‘Writing is a sort of reclamation,’ the highly-acclaimed poet Helen Mort told me on Friday night. Indeed, her poetry is a testament to the power of art to reclaim spheres of experience for those who have often been marginalised. Taking female mountaineering as its central theme, her second collection, No Map Could Show Them, does exactly that. Through her poems, Mort reasserts the voices of history’s oft-overlooked female climbers, whilst simultaneously reflecting on the gender paradigms of our age.
This, I think, is what is so interesting about Mort’s poetry: that both of her individual collections have a contained unity to them. No Map Could Show Them is bound together by its emphasis on rediscovering female perspectives. Likewise, her first collection, Divisions Street, is given a beautiful sense of unity through its reflections on the politics of landscape and of place. This emphasis on harmony in Mort’s work seems to come directly from her philosophy as a writer. When she sets out to write a new collection, Mort develops an overarching subject, allowing particular interests and passions to infuse a whole series of poems. As she told me: ‘I’m a big believer in Ted Hughes’s maxim from Poetry in the Making – as a writer you need to find things that are a big part of your life in some way.’
Talking to Mort, I came to realise how important Hughes’s Poetry in the Making has been in formulating Mort’s idea of the ‘collection’. Hughes’s ‘infallible rule’ is that ‘you write interestingly only about the things that genuinely interest you.’ Hughes goes on to say that the ‘fascinating writer’ knows ‘what is truly alive in him’. Mort’s second collection grew out of her own passion for mountaineering and rock-climbing, a passion she developed in her teenage years and whilst she was a student at Cambridge University. But mountaineering, she observes, is a pastime typically associated with men, and it’s this observation that forms the backbone of the collection.
Indeed, it is the unity of No Map Could Show Them that gives many of the poems such emotional force. In her poem ‘An Easy Day for a Lady’, Mort reflects on how some climbing routes become irrelevant because, after women scale their heights, men no longer perceive them as difficult challenges. She begins:
When we climb alone
en cordée feminine,
we are magicians of the Alps –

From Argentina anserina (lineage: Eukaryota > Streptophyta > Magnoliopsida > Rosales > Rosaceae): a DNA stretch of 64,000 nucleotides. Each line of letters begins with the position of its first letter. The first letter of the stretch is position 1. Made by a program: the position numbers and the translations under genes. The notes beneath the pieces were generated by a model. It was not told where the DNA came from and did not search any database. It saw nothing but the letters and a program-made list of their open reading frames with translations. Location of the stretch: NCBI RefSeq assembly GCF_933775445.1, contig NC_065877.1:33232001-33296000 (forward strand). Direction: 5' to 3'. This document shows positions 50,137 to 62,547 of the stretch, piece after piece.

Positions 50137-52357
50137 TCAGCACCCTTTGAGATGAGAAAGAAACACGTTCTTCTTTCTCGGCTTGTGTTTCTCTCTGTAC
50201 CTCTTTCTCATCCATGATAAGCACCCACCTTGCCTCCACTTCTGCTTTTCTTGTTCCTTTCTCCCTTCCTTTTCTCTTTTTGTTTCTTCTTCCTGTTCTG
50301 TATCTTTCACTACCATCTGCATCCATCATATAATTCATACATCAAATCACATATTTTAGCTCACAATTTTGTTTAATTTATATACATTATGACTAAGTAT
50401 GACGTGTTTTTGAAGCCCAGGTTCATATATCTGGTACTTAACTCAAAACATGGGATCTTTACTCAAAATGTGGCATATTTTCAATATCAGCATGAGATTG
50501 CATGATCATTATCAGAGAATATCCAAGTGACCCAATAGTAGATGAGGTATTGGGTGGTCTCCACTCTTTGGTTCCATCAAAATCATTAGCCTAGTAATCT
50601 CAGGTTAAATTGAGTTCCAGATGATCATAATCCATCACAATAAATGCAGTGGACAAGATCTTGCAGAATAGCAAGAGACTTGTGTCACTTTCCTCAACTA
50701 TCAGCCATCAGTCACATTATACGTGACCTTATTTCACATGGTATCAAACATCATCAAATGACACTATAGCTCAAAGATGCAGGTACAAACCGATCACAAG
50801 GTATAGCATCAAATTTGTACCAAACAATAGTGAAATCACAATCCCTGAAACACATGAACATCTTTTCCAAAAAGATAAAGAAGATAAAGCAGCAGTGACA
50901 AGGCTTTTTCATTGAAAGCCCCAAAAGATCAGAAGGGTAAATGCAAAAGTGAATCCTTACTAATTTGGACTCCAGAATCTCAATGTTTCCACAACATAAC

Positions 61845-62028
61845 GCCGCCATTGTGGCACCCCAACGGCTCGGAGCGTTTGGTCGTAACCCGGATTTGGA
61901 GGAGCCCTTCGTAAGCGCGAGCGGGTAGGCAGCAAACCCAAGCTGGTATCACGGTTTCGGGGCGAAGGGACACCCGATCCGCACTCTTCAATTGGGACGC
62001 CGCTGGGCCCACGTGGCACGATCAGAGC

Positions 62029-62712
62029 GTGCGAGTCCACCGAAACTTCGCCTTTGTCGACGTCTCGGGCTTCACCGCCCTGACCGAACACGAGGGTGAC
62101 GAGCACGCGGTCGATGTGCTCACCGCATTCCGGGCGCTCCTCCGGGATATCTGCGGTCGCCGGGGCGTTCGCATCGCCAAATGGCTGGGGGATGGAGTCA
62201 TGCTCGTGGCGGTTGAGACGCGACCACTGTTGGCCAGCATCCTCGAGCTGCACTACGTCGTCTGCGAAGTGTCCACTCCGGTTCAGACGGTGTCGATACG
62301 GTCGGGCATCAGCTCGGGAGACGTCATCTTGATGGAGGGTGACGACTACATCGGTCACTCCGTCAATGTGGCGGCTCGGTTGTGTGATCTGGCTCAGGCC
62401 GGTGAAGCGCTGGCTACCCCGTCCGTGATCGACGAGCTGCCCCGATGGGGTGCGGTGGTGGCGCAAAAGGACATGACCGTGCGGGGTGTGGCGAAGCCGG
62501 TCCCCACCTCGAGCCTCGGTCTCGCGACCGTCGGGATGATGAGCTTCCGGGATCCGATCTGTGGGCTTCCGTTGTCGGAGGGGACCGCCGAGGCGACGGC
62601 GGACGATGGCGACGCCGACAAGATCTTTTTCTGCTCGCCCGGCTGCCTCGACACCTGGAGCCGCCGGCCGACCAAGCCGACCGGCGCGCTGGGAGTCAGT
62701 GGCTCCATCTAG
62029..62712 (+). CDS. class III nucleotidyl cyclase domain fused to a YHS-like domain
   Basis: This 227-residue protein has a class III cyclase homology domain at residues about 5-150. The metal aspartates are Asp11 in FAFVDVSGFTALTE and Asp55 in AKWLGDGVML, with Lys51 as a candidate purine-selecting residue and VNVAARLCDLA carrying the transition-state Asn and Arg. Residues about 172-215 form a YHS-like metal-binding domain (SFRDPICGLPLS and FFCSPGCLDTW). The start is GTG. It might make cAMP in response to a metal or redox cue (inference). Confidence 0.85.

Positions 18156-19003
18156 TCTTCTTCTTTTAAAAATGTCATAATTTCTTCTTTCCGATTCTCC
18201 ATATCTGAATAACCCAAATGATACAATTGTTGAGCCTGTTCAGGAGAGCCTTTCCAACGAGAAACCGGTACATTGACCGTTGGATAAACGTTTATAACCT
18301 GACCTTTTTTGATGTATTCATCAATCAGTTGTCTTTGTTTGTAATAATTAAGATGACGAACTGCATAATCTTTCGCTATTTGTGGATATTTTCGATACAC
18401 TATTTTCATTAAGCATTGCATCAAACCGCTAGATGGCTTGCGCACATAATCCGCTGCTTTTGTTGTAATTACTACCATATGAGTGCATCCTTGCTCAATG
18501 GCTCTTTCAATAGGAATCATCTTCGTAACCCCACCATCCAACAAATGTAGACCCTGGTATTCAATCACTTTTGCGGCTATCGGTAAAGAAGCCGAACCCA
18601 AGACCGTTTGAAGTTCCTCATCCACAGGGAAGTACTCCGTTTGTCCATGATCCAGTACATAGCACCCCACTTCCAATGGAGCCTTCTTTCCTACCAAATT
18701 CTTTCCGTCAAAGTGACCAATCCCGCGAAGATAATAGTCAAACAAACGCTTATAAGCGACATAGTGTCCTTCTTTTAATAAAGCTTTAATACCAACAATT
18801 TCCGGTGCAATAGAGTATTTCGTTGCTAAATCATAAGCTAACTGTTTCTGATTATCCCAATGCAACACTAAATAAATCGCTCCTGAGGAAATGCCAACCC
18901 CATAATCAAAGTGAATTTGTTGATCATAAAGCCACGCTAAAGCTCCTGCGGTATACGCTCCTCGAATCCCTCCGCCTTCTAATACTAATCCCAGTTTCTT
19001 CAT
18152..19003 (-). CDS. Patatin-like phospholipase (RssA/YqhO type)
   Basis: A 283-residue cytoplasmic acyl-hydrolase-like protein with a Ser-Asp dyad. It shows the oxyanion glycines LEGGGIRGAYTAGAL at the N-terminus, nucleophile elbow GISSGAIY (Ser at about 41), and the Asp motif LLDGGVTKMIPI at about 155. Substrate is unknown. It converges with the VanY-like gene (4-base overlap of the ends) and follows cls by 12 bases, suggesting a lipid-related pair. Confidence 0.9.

we make the routes we follow
The first-person plural pronoun recurs again and again in the collection, highlighting a distinction between the female climbers’ we and the traditionally male representatives of mountaineering. This makes Mort’s sparing use of the lyric I all the more poignant. In ‘Dear Alison’, a poem addressed to the famous mountaineer Alison Hargreaves who died on her descent from K2, Mort writes: ‘When I make slow patterns / on a route called Namenlos / I’m writing to you’.
These lines from ‘Dear Alison’ make explicit Mort’s sense of the synergies between poetry and climbing. She told me: ‘Poetry and climbing are both about grappling with certain difficulties.’ To climb is to search for the foot-holds that will help you reach the mountain’s summit in the most effective way, and I suppose poetry works along similar lines – each word is chosen specifically to enable the poet to best express their meaning. In that sense, much of the collection seems to be a metaphor for writing itself – as in her poem ‘Mountain’, talk is weather and words become rockfall.
In the age of #MeToo and Time’s Up, Helen Mort’s most recent collection has particular significance. No Map Could Show Them not only reasserts the importance of women to the history of rock-climbing. It also critiques gender inequality and mocks prevalent female stereotypes. For instance, in ‘Difficult’, Mort ironically adopts the language of advertisement, writing:
In London, it’s said you’re never more than 6 feet
from a difficult woman. Have you or a colleague
had a difficult woman in the last 6 months?
If so, you may be entitled to compensation.
Mort explained to me that she doesn’t think writers necessarily have a ‘duty’ to write about social issues. And yet, as a poet, she is clearly determined to address the problems that face our society today. There is an undeniable energy that permeates her work, stemming from her commitment to her passions and her evident love for her craft. As she told me: ‘Poetry will always be my first love, definitely. You get a sense of electricity when you write verse.’